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"Nurse Residency Program Implementation"
Journal of Healthcare Management (12/01/2007) Vol. 52, No. 6, P. 385; Poynton, Mollie R.; Madden, Connie; Bowers, Roxanne
Nursing staff shortages have many hospital executives, administrators, and managers scratching their heads, but one University of Utah nurse residency program could provide healthcare facilities with a viable option to fill in those workforce gaps. With graduate nurse turnover rates up to 60 percent in some cases, costing hospitals up to $67,000 in replacement and other costs, hospitals need solutions to recruit and retain talented workers and reduce these expenses. Nurse turnover not only costs hospitals and healthcare facilities money, but it also interferes with quality patient care, particularly when turnover leads to a breakdown in communication between medical staff. Under the Utah nurse residency program, cohort entry is aligned with nursing program graduation; and nurse residents are placed in individual hospital units as well as their cohort at the same time, rather than through a staggered entry process. Once in the program, residents are required to work 36 hours at the hospital and reserve 4 hours for their cohort seminar, which can either be taken on a day off or after a 12-hour shift so nurses are not obligated to return after long commutes home. The program--which once used a two-part curriculum based on the registered nurse (RN) degree at the university--now employs a blended curriculum of RN material and practical best practices; nurse resident feedback stipulated the old curriculum rehashed undergraduate education, and these nurses sought further instruction on stress management, shift rotations, sleep management for night shifts, work-life balancing, and additional issues. The ongoing feedback from residents helps shape the curriculum to meet each cohort's needs, and officials at the Utah center say the program helped residents garner leadership skills and develop professionally. A second key element of the program aimed to create autonomy, providing time for residents to share clinical experiences with their peers for recognition of good outcomes and cognitive development. Additionally, the nurse residents are given an opportunity to work outside their designated units to provide them with an enterprise-wide perspective and foster cooperation between them and other units' staff members as a way to provide better quality care. Other unique areas University of Utah officials believe must be addressed in nurse residency programs include mentoring, fostering mutual respect between residents and their supervisors, and meeting the particular needs of associate degree residents. As a result, the University Health Center says turnover of new graduate nurses and all other registered nurses fell from 24 percent in 2002 to just 1.56 percent in 2005.
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"Give It Back"
Human Resource Executive (12/07) Vol. 21, No. 17, P. 48; Silverman, Ed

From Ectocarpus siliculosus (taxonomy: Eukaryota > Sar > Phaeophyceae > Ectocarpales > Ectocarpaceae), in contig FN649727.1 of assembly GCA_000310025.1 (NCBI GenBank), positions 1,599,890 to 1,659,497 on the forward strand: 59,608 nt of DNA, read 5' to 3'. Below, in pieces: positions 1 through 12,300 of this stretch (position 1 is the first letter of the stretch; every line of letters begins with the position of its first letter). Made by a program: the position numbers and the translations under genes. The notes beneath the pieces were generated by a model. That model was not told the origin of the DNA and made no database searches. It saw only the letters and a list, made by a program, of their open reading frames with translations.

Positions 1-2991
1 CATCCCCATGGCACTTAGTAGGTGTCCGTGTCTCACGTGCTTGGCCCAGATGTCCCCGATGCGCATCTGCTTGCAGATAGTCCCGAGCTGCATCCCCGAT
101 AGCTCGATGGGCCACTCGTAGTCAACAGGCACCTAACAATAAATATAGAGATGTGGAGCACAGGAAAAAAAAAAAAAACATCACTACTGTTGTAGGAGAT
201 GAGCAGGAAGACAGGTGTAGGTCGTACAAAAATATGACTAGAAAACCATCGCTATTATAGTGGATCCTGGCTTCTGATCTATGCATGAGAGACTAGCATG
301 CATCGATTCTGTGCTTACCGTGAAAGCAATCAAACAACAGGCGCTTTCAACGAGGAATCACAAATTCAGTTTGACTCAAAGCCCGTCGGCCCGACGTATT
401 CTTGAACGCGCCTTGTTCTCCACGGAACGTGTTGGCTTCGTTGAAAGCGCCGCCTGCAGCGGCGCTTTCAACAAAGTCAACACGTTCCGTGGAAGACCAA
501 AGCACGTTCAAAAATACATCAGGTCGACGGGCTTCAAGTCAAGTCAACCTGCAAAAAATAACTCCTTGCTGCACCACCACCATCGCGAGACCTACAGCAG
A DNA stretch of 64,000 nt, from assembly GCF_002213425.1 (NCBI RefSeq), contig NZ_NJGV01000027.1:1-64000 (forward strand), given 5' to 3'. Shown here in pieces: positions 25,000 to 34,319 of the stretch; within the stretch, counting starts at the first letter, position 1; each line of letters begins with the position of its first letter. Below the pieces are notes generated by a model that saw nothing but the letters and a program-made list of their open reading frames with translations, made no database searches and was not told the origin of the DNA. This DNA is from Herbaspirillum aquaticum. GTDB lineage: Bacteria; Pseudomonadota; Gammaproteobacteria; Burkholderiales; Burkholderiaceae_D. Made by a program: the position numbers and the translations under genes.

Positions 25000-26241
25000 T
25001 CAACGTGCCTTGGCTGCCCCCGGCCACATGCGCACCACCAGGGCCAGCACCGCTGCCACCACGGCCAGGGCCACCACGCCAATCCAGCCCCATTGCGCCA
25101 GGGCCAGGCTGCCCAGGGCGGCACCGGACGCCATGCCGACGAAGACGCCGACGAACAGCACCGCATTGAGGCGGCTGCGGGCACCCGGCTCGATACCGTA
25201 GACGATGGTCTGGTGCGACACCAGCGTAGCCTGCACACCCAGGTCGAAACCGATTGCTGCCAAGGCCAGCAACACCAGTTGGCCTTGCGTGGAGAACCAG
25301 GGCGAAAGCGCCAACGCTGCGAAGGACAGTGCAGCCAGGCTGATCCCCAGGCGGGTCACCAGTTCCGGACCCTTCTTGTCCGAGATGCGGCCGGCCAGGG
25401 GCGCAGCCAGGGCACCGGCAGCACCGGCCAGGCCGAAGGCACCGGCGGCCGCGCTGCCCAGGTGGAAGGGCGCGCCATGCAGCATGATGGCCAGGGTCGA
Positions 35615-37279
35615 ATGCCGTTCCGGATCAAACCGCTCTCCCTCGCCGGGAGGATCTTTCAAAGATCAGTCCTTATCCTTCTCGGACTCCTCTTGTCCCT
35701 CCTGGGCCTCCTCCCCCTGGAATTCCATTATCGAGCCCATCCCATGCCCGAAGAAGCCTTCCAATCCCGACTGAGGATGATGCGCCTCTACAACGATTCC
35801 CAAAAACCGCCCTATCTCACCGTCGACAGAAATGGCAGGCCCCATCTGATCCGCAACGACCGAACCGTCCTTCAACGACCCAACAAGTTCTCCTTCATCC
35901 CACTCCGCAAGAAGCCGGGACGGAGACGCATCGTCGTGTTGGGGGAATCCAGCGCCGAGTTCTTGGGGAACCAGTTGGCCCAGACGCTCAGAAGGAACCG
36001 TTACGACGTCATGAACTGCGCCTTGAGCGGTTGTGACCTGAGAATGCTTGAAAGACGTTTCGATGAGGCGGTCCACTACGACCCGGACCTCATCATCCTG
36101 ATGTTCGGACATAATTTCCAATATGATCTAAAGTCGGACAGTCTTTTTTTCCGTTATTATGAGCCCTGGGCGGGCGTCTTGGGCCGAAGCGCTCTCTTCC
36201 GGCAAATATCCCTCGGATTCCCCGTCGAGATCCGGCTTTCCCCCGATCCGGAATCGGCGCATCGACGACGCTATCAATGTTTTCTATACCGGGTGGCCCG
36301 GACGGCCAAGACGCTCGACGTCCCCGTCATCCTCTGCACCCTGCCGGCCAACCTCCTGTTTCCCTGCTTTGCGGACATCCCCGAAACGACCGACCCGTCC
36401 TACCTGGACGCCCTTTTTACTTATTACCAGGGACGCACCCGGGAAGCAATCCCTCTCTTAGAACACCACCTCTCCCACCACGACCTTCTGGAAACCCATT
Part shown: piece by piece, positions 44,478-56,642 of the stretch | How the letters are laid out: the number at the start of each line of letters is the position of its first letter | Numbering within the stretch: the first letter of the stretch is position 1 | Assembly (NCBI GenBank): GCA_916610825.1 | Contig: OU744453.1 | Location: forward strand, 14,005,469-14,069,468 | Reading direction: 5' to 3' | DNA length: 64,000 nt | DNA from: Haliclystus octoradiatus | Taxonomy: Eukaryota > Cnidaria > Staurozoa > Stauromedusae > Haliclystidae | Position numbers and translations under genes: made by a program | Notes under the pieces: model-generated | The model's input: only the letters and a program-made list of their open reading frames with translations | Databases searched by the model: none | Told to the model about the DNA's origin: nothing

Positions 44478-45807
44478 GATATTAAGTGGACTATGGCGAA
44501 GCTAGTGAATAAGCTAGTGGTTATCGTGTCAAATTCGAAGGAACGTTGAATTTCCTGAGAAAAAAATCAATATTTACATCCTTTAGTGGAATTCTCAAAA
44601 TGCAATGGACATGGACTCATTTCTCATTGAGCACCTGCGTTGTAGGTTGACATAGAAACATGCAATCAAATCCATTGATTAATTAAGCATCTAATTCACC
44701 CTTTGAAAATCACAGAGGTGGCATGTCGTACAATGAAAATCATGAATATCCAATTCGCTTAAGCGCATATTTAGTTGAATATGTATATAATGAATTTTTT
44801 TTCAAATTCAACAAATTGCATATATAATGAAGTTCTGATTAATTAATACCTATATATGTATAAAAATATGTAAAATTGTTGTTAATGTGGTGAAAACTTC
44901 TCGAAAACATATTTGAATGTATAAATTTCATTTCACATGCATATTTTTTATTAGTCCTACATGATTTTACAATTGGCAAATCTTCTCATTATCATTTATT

Clawbacks are moving to the fore as a popular and necessary disciplinary action for errant executives, and both shareholders and board members benefit when organizations include clawback policies in chief executives' contracts. When an executive earns a bonus or reward from fraudulent or poor practices, a clawback policy gives the firm the right to retract those financial rewards. About 18 percent of Fortune 100 firms have these policies in place as a way to reassure shareholders. Boards have little authority to ask a CEO to return an incentive award without a clearly defined policy in place. Therefore, human resource (HR) managers and boards should decide what types of behaviors require clawbacks and how far down the corporate ladder these policies will extend. Boards need to determine how much flexibility they want with regard to these policies or whether they want clearly defined guidelines to help determine what actions warrant a clawback and what incentives should be included, notes Cindy Redding of the energy firm MDU Resources. HR managers play an integral role in the process of crafting these policies by outlining possible restrictions and penalties.
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Health Management Technology (01/08) Siek, Terry
Healthcare facilities around the country are trying to find a solution to a labor shortage and increased labor expenses. The Hays Medical Center, for example, decided to implement an automated staff scheduling solution to limit overtime costs, make sure each shift is fully staffed, and cut down on administrative tasks. The new system did not require the center to rebuild its interface from its old automated time and attendance system, and training managers how to use the scheduling and attendance software was a cumbersome process because 10 difference managers ran separate sessions that were not always applicable to each attendee. However, six months after implementing the system, managers easily created schedules, which helps the center save money. The system allows staff to be used in the best way possible while alerting managers when a member is approaching overtime or if a shift is not covered. The program also works with Hays' acuity system to provide managers with data on how much staff is needed based on patient conditions, allowing them to send a nurse home or call another one in. Staff morale and job satisfaction has improved because members can request more easily a specific shift or time off. However, the system hit a snag when nurses only filled in schedules based upon their own work schedule preferences and failed to volunteer to fill gaps in scheduling, but the center remedied the situation when it began requiring alternating weekend shifts for nurses.